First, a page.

As for weight M2 is lighter (60 vs 80 kg if I remember correctly).

The volume of M2 is, however, almost the double of Salón!

Can these attributes be put in a scientific context to predict preferences? Or are the attributes so complex only a thourough set of blind test would reveal which speaker is the most successful design?
 

MSNWatch

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One thing that strikes me regarding Salón vs M2 is the fact that M2 is a 2-way while Salón is a 4-way. 2-way is often a deficient compromise; why not in the case of M2? Is there any research on 2-ways vs 3- or 4-ways?

Another apparent difference is width: 28 cm vs 51 cm (directivity related).

As for weight M2 is lighter (60 vs 80 kg if I remember correctly).

The volume of M2 is, however, almost the double of Salón!

Can these attributes be put in a scientific context to predict preferences? Or are the attributes so complex only a thourough set of blind test would reveal which speaker is the most successful design?
You CANNOT make any firm conclusions from this comparison because of the small sample size (n=6)!
 
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amirm

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The audio society blind test is an anecdote, of course.
It was not an audio society. It was organized by a Harman dealer with members of a forum attending.
 

Kvalsvoll

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FREQUENCY RESPONSE: EN ENTICING MARKETING STORY

! Warning! - - - long post!!! - - -

@Kvalsvoll, it’s not as if I am unfamiliar with the history or philosophy (for example epistemology) of science. You wrote:

«In science there is one correct answer, and then all the other answers are simply wrong. And the decision on what is correct and what is wrong is based in scientifical technical evidence, and the decision process in itself is based on logic. So there is no middle way».

What you describe here is actucally a binary system, with only two outcomes, one or zero, absolutely correct or absolutely wrong. Limited numbers of states can be described by pure mathematics. If all properties can be fully predicted by pure logic alone, we don’t need experiments to confirm our beliefs or wisdom. I believe @Cosmik is in the camp of pure mathematics, a camp which I would call “philosophical” not “scientific”.

Reproduction of sound is HIGHLY complex as it is a result of factors such as:

(1) The sound field coming from loudspeaker can be formulated by complex functions, and
(2) Our perception of sound follows a series of complex cognitive processes.

In other words, the prediction of reproduced sound – which means combining (1) and (2) above – is so complex one could liken it to opening a can of worms. However, smart people dealing with complexity have had a recipe for ages: Vox populi. In 1907, Francis Galton, who according to Wikipedia was a “an English Victorian era statistician, polymath, sociologist, psychologist, anthropologist, eugenicist, tropical explorer, geographer, inventor, meteorologist, proto-geneticist, and psychometrician”, had to revisit his estimations of the wisdom of the public. At the annual show of the West of England Fat Stock and Poultry Exhibition people had a chance to guess the weight of an ox. The most correct estimates won prizes. Surprised by the outcome of the public’s guesses, Galton wrote:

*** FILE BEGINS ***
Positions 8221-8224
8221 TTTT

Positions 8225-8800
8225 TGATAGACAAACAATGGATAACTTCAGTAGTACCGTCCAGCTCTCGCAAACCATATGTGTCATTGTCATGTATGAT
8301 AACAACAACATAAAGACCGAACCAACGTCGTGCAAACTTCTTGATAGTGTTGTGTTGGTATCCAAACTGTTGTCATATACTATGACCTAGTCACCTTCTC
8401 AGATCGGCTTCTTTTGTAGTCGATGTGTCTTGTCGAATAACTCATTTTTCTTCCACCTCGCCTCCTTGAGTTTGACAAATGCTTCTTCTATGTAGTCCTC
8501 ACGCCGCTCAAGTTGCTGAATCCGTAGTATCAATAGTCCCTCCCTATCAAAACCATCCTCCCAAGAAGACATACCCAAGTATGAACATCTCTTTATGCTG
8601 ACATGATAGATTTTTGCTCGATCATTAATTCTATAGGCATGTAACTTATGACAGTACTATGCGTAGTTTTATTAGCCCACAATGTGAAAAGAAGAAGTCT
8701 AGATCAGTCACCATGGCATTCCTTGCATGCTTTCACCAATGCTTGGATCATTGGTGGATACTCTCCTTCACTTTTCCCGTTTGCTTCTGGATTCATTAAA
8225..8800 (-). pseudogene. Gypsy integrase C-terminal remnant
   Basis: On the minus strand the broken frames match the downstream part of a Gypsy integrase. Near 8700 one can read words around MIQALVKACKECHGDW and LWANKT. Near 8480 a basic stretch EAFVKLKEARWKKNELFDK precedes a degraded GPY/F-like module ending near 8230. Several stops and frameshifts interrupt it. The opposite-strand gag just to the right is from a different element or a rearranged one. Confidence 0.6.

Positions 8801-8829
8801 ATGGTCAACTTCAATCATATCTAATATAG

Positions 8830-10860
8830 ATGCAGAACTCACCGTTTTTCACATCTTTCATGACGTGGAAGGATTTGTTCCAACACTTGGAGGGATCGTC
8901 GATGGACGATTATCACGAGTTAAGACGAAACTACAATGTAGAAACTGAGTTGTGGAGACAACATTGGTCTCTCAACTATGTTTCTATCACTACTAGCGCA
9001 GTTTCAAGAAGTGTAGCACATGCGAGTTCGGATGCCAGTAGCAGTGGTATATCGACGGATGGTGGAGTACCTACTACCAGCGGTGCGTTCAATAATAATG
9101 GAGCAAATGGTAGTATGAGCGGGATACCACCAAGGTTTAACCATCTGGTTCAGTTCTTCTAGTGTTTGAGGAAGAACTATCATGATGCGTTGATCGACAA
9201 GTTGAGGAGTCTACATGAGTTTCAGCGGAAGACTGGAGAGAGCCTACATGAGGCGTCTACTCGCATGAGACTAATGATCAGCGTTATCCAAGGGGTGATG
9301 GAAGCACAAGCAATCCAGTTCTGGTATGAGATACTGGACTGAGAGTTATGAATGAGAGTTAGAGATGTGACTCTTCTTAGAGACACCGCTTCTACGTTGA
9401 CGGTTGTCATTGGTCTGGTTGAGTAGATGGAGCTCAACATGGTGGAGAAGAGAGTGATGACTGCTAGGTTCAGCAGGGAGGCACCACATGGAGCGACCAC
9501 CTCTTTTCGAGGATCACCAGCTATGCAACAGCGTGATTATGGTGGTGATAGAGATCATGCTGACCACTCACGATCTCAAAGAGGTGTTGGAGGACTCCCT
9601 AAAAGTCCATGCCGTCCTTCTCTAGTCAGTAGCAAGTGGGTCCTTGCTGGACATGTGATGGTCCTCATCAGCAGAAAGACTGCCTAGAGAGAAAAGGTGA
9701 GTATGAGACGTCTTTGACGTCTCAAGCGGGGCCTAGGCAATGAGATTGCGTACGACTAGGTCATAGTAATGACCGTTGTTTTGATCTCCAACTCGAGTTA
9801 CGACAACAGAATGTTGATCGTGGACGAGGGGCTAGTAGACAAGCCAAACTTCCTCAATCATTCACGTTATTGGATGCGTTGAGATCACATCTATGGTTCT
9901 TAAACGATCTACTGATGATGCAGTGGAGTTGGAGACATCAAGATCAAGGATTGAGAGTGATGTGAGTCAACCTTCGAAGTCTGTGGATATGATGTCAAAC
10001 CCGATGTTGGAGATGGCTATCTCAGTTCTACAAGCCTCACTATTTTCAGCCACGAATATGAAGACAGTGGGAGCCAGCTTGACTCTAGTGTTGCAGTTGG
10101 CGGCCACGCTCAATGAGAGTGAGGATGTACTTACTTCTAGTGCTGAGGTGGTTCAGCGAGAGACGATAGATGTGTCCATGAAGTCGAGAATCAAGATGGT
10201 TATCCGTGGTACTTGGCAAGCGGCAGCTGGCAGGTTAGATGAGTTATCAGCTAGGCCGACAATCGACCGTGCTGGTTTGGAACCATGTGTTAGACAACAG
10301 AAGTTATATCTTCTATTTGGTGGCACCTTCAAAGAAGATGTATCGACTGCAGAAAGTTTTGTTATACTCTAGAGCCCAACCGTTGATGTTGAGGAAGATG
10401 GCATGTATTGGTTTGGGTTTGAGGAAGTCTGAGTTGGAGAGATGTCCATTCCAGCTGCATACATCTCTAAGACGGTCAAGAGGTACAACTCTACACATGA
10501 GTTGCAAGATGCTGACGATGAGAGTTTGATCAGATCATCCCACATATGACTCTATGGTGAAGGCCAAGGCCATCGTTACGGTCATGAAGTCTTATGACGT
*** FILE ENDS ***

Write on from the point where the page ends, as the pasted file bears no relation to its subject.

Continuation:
“It appears, then, that in this particular instance, that the vox populi is correct to within 1 percent of the real value (…) The result is, I think, more creditable to the trustworthiness of a democratic judgment than might have been expected”.
Source: http://galton.org/essays/1900-1911/galton-1907-vox-populi.pdf

The polling method was later refined by none other than the Project RAND to find fast solutions to complex problems utilizing the power of group judgment, by gathering a group of experts (see: https://en.m.wikipedia.org/wiki/Delphi_method). Needless to say, RAND was populated by the best science people, with the aim of winning the (cold) war. In other words, they didn’t search for a solution as if the outcome were a binary, philosophical one, but a forecasting solution that was adaptive, robust and able to deal with complexity.

So it is in this tradition, the democratic vox populi line of thinking, that audio researchers use polls too instead of mathematics alone to find solutions to the sound reproduction problem, given the fact that predicting both (1) and (2) above is complex when (1) is isolated from (2) and highly complex when (1) and (2) are merged together into one process or experience.

Vox populi and the Delphi method cannot be formulated using mathematics. The outcome may a binary one (“yes” or “no”), but the process leading to “correct” or “incorrect” is not one that can be described by an algorithm. Even the makers of “The Matrix” had to change the formula to yield a better outcome, and the formula needed tweaking all the time!